All Frequently Asked Questions

"Should the amount any primary/alternate beneficiary would have received be divided among their descendants if they die before?"

What does this mean?

The beneficiary section in the application can be confusing or misunderstood. Let's try and clarify and give you additional insight around beneficiary designations.

Really, there are two ways to distribute the death benefit:

1. "Per Capita" which is a Latin term that literally means “by the head.” According to this, in the event of the insured's death all listed beneficiaries will receive equal share of the death benefit. Which means, if a beneficiary dies before the insured then his/her share will go to the other listed beneficiaries.
2. "Per Stirpes" is a Latin term that means "by the branch". According to this, if a beneficiary dies before the insured, his/her descendants will receive their share, instead of it going to other named beneficiaries.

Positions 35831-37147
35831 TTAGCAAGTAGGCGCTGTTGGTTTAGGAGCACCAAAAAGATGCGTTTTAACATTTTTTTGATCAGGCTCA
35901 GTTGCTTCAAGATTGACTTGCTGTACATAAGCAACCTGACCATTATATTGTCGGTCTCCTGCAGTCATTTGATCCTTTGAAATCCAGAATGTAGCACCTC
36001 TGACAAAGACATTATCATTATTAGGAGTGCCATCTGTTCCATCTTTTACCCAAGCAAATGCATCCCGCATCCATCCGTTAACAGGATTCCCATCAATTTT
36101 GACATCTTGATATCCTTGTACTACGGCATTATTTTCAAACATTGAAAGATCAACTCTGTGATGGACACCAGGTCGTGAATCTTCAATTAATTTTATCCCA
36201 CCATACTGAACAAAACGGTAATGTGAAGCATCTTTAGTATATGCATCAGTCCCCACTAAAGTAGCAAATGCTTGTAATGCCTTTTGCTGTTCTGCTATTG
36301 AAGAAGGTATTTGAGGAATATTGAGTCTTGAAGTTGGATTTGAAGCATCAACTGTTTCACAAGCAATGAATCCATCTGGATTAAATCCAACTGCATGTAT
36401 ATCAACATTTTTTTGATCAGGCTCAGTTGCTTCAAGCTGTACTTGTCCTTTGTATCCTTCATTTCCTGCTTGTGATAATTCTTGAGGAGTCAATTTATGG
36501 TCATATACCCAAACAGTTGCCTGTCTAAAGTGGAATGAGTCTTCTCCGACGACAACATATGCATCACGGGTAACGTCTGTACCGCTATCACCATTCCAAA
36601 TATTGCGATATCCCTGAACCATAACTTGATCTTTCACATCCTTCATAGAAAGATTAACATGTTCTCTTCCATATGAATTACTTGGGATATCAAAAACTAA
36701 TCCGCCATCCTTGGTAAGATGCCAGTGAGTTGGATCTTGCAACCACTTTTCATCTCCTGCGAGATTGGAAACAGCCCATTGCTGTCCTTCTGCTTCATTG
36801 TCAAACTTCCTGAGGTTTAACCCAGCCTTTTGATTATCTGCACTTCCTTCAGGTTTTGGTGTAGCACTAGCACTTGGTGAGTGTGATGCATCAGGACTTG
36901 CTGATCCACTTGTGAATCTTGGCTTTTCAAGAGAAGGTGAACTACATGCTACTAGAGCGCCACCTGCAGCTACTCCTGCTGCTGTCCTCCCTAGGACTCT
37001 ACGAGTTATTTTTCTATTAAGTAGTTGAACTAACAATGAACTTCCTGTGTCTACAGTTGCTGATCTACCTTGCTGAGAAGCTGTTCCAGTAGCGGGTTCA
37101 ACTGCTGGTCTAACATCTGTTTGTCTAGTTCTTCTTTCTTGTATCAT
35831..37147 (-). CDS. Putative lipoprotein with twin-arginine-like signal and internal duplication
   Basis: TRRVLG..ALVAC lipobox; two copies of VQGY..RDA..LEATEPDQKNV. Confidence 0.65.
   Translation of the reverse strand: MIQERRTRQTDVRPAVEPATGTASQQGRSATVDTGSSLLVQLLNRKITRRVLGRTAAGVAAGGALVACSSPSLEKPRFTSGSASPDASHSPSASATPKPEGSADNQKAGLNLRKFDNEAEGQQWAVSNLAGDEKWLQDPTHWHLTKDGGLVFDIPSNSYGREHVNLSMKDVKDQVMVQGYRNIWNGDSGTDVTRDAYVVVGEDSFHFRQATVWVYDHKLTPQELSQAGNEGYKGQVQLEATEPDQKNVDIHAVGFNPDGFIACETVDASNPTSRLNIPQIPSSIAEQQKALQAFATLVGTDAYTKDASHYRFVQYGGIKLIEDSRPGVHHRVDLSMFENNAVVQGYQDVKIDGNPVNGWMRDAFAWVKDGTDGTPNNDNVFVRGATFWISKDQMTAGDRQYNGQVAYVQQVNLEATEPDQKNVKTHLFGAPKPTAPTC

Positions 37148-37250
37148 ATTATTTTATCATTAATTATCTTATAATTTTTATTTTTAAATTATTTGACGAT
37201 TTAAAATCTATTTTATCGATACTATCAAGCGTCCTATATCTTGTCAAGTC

Here’s an example:
Jim, the insured, has three children: Sally, John, and Chris, who are listed as his primary beneficiaries. If Jim dies, his children will each receive equal shares of the death benefit (33.3% each)
What happens if the daughter, Sally, dies before Jim?
Under the “Per Capita” method, Sally's children would receive NOTHING. Instead, Sally's share will be split between John and Chris (50% each).
Under the “Per Stripes” method, Sally's children would receive her share of 33.3%, and John and Chris would receive their 33.3% as well.

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